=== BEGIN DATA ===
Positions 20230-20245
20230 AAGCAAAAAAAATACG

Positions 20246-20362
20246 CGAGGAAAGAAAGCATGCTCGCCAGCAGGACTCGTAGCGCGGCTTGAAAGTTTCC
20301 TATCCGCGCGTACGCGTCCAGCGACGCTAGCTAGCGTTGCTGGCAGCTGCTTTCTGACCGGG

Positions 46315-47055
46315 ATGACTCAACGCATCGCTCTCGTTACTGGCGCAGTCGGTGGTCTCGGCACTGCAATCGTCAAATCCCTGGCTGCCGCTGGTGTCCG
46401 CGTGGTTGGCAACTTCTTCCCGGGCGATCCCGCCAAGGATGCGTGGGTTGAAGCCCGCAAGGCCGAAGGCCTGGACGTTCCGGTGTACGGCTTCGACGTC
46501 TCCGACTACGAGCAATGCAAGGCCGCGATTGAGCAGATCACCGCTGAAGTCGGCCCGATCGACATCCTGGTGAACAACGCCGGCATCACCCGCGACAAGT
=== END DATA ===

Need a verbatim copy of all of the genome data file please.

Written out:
Positions 20230-20245
20230 AAGCAAAAAAAATACG

Positions 20246-20362
20246 CGAGGAAAGAAAGCATGCTCGCCAGCAGGACTCGTAGCGCGGCTTGAAAGTTTCC
20301 TATCCGCGCGTACGCGTCCAGCGACGCTAGCTAGCGTTGCTGGCAGCTGCTTTCTGACCGGG

Positions 46315-47055
46315 ATGACTCAACGCATCGCTCTCGTTACTGGCGCAGTCGGTGGTCTCGGCACTGCAATCGTCAAATCCCTGGCTGCCGCTGGTGTCCG
46401 CGTGGTTGGCAACTTCTTCCCGGGCGATCCCGCCAAGGATGCGTGGGTTGAAGCCCGCAAGGCCGAAGGCCTGGACGTTCCGGTGTACGGCTTCGACGTC
46501 TCCGACTACGAGCAATGCAAGGCCGCGATTGAGCAGATCACCGCTGAAGTCGGCCCGATCGACATCCTGGTGAACAACGCCGGCATCACCCGCGACAAGT